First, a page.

We curled up in the cheap glow of cheaper Christmas lights and swallowed romance down like English breakfast tea (your favorite), taking in gulps of candy colored warmth
That’s how we kept this thing alive, if you’re wondering
We wrapped ourselves in winter scarves on winter nights so that we could see the snow swirling, the Earth breathing, and not each other
You looked at the outline of my shoulders while I looked at the sky, and I wondered whether snowflakes jump from a home they don’t feel like they belong in anymore
I’m floating through this dark expanse at the mercy of gravity, I’m pale, I’m different, I’m a lot of things
And when the holiday displays are tucked away and you’re finally looking at me
Shedding my layers and naked without the blues and greens of tiny plastic lights
I’ll hit the pavement and disappear
They’ll be looking at the outline of you and you’ll be looking at me
As pale and pretty as I ever was in the flurry of my melting winter melancholy
And in the blizzard of the way you can’t quite explain to people what was beautiful about me
You’ll think back to Christmas lights and tea
And you’ll wonder why it couldn’t keep me alive
Breathe in, don’t forget to breathe out
Even the streetlights are tired tonight
We’re wrapped up and naked in your sheets
And I can’t untangle my legs from the soft cocoon of your ivory melancholy
Your breaths are cold, and I wonder how that’s possible
Maybe it’s cold inside your ventricles tonight
Maybe that’s why I’ve been feeling so numb
Neither of us are speaking, only you’re breathing
And I wonder where the thud of my heartbeat ran away to
I think you wonder too, but neither of us want to break the silence
So much is already broken
Breathe in, and we’re both picking up on subtle notes of apathy and dissonance
It’s a floral blend of apologies that neither of us owe each other
Breathe out and this whole room’s on fire again
I’m too tired for this, and I’m too fragile for you
The moonlight is all caught up in your hair
There’s a world out there dancing across your answering machine
I wonder who thinks of you when I can’t anymore
I wonder who thinks of me
Breathe out and this will all be gone
Pale blue eyes and to do lists on my arms
I guess I’m not everyone’s type
Crossing off miseries like milk and eggs
I’m wrapped in another stranger’s sheets (again)
I take it back
I’m everyone’s type but yours
Poems on crumpled napkins
Red lipstick and tipsy confessions
I guess I could if I wanted
If it would make you love me
I forgot to lock the door tonight
Just bad music that everyone else grows out of
And cold hands from only being held in cold hearts
Why does loving myself feel like an affair?
Cinnamon tea and Splenda
I’m a certain flavor of je ne sais quoi
Good for winter nights, but not my favorite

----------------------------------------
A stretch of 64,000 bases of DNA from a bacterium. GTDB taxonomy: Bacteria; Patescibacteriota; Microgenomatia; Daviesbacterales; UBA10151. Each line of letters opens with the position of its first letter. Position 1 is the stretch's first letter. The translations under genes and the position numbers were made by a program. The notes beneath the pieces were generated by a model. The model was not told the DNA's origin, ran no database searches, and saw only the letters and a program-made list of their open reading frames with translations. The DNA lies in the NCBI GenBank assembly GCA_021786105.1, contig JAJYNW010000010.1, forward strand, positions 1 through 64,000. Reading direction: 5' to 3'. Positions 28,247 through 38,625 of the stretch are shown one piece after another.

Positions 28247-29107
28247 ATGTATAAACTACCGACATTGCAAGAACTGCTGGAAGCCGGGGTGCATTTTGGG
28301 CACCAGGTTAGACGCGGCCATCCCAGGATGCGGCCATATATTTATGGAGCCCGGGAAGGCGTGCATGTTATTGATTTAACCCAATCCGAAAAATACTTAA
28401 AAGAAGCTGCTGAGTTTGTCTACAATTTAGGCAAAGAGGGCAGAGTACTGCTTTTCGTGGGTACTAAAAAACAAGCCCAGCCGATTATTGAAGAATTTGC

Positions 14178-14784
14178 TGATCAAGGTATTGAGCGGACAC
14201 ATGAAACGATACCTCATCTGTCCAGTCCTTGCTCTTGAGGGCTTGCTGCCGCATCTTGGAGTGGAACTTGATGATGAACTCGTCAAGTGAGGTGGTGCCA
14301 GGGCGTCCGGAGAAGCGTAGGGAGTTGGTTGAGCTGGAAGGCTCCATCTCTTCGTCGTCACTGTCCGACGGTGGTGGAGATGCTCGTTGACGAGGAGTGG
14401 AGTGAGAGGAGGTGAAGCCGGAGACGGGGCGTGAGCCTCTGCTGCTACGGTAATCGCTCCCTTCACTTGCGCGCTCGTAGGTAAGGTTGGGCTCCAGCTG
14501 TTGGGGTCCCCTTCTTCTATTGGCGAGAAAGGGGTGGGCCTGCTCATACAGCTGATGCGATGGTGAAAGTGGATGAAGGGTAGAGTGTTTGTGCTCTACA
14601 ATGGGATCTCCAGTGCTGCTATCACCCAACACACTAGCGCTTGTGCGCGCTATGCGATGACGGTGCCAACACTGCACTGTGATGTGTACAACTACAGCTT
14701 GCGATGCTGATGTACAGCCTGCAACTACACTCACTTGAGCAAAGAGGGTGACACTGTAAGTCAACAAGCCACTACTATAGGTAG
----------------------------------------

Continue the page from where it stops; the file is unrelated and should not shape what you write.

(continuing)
Apparently not yours either
October 23, 2013 — Hands
There are hands all over me, searching for something I’m not sure I have to give, something that’s no longer mine to give if it’s even there at all
There are these scathing, tracing, imploring hands all the god damn time, and their grasp tightens when I pull away, whispering “what’s the rush, sweetheart”
And then kissing my shoulders, my neck, my hands.
God, these hands. This burning.
There are hands that are constantly touching me where I can’t even touch myself, where I can’t even stand to look.
Don’t touch my stomach. Don’t touch my thighs. Don’t touch my scars.
Just don’t. fucking. touch. me.
They’re in my hair now, on my waist then
around my neck
And still they’re always wanting more. What part wasn’t enough, I wonder.
Or maybe it was just all of me. But I’m so soft.
I’m so beautiful.
I’m so sexy.
So I go back then, shameful, shameless, so damn ashamed, back into the dark, caressing cold
To spend another night shaking in another pair of hands to hold me
Please, just…. please
Why can’t anyone please just hold me?
October 2, 2013 — At eighteen
At eighteen I’m the scent of second-day hair with perfume in it
It smells like your bed, and my sweat, and your exhales, and my Juicy Couture Viva la Juicy . How middle school of me.
I’m the cool touch of unwashed sheets on bare skin because the thermostat is fussy, and I like sleeping naked
Just me, you, and this body that I don’t like so much right now, but I’m eighteen, and I’m working on that.
I’m leggings while they still pass for pants, and the chewed up ends of pens in twenty different colors
Chinese homework has really turned me into such a biter, and I claim to love all those darling pens equally, but I’m a discriminatory bitch, and I show my blue pens the most love
I’ve teethed them half to death
I’m not even close to halfway to death assuming things go well for me. Oh, please let things go well for me.